Author Topic: 2018 Stock Market Predictions  (Read 3286 times)


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2018 Stock Market Predictions
« on: January 26, 2018, 08:57:26 AM »
Also, 2017, 2016, 2015......
Also, 2019, 2020, 2021....

On that basis, the most useful thing I can offer readers this week is a translation of the most commonly used phrases when predicting the performance of the stock market over the next twelve months.

The one thing we can be sure of is that one year from now we will look back and say, “Well, we didn’t see that coming…” In other words, the only predictable thing about the stock market is that it will be unpredictable. That view, however, won’t get me on TV.

For that, I need one of two things: either a big name behind me, in which case I can give a bland, generic guess at the future, or a controversial view so extreme that it will have little to no chance of ever coming about, but will generate some buzz.

Both of those approaches will be heard this week, so let’s look at them one at a time.

The Bland Generic

Phrase: “Global growth is still looking strong and the tax bill will give an immediate boost to stocks, but we are already at record highs and there will be some headwinds, so finishing the year up five to ten percent looks most likely.”

Translation: “I don’t have a clue where this is going, but on average stocks gain in the high single digits each year, so I’m going with that.”

Phrase: “After a strong year this year, every positive looks priced in and there are still risks, so ending next year flat at best or even down slightly looks most likely.”

Translation: “I don’t have a clue where this is going, but I’m smart enough to understand that averages are calculated over a number of years, so the opposite direction to this year is a safer bet.”

Whichever of these versions you hear, there is one strong underlying message to the bland, generic prediction from a boss at a big Wall Street firm or fund: ”I want to keep my very highly paid job.”

If you make a prediction in single figures in either direction, and particularly upwards, you will always have plenty of company, and being wrong along with everyone else is not that bad. You would still be wrong, of course, but nobody will really notice. Stick your neck out and make a bold prediction, however, and you will stand out, and if wrong, you will probably not get to make predictions for 2019.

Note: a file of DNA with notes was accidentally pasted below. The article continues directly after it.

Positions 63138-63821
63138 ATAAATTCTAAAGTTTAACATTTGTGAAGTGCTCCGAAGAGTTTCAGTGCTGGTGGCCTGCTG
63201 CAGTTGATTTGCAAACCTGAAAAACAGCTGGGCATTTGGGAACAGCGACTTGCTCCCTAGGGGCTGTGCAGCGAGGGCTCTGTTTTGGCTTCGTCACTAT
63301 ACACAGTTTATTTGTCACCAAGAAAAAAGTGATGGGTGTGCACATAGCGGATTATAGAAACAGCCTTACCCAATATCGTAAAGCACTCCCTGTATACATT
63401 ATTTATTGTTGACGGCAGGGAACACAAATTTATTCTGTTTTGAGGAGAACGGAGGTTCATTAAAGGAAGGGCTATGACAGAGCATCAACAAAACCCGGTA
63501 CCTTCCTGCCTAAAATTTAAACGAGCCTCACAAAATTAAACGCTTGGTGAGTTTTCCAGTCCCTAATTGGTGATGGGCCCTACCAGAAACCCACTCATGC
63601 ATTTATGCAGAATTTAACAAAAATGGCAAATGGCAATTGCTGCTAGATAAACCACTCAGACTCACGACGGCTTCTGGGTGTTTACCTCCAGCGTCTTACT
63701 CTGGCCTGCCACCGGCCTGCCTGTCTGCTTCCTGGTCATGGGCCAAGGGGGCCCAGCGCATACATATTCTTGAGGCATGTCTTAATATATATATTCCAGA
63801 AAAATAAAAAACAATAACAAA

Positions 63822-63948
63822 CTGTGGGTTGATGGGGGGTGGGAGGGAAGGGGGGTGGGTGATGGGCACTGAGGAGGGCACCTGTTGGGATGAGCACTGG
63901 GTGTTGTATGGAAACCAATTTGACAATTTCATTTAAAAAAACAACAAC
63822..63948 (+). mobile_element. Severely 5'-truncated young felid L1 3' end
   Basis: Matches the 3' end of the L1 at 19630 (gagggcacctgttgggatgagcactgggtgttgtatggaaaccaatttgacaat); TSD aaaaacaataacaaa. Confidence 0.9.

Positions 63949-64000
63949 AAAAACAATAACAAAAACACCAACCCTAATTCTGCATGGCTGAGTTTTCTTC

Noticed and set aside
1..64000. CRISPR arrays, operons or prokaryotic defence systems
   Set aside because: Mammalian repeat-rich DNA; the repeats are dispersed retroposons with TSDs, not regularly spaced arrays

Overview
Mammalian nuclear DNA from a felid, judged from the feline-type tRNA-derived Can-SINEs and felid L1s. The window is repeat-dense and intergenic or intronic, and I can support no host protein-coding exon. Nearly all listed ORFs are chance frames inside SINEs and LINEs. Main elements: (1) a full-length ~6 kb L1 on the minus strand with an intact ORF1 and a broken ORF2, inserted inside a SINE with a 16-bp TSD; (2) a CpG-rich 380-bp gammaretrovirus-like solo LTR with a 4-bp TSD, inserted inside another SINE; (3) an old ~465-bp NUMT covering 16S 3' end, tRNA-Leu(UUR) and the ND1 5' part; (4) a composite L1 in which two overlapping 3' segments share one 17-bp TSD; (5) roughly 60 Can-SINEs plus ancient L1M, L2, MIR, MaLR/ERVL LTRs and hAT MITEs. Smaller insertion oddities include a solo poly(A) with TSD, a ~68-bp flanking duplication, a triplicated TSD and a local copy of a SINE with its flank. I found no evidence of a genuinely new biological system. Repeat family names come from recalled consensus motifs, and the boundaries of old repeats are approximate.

The Controversial

Phrase: “Everything is coming together. The trickle-down effect from big tax cuts to corporations and the very wealthy will finally work this time, and if we can deregulate enough companies will be able to focus only on making money. It is only logical, therefore, that we will jump another twenty or thirty percent next year.”

Translation: “Most of the people watching are Republican, so embracing that party’s plans and actions will be popular and cause those that listen to not blame me when I am wrong. It we go down I will explain it away as being all because of a vast liberal conspiracy.”

Phrase: “Everything is falling apart. Trump will be impeached and all of those evil one percenters will simply burn the cash rather than allow it to trickle down, so we are close to economic collapse and a loss of only twenty percent next year will be a relief.”

Translation: “Some of the people watching are Democrat, so embracing that Party’s world view will be popular to some degree, and anyway, fear sells. If I keep saying this every year I may get moved around the Street a bit, but I will be right at some point and will then be a superstar who called the collapse, and in the meantime, when I am wrong, I will blame a vast right-wing conspiracy of the illuminati and one percenters.”

Again, there is an underlying message from both sides. For the extremists, it is in part either that they work at very small funds and want to get to the big bucks or that their job is in jeopardy after years of being on the wrong side of the safe approach and have nothing to lose by going big this time.

Either way, what they are effectively saying is, “Look at me! Look at me!”

Putting my cynicism aside for a moment, markets are unpredictable, and one year is a terrible time frame to work with. You can bet on momentum in the short term, and things will average out over decades, but a lot can happen in twelve months. Given that, whoever you choose to believe, staying flexible is always the key to success.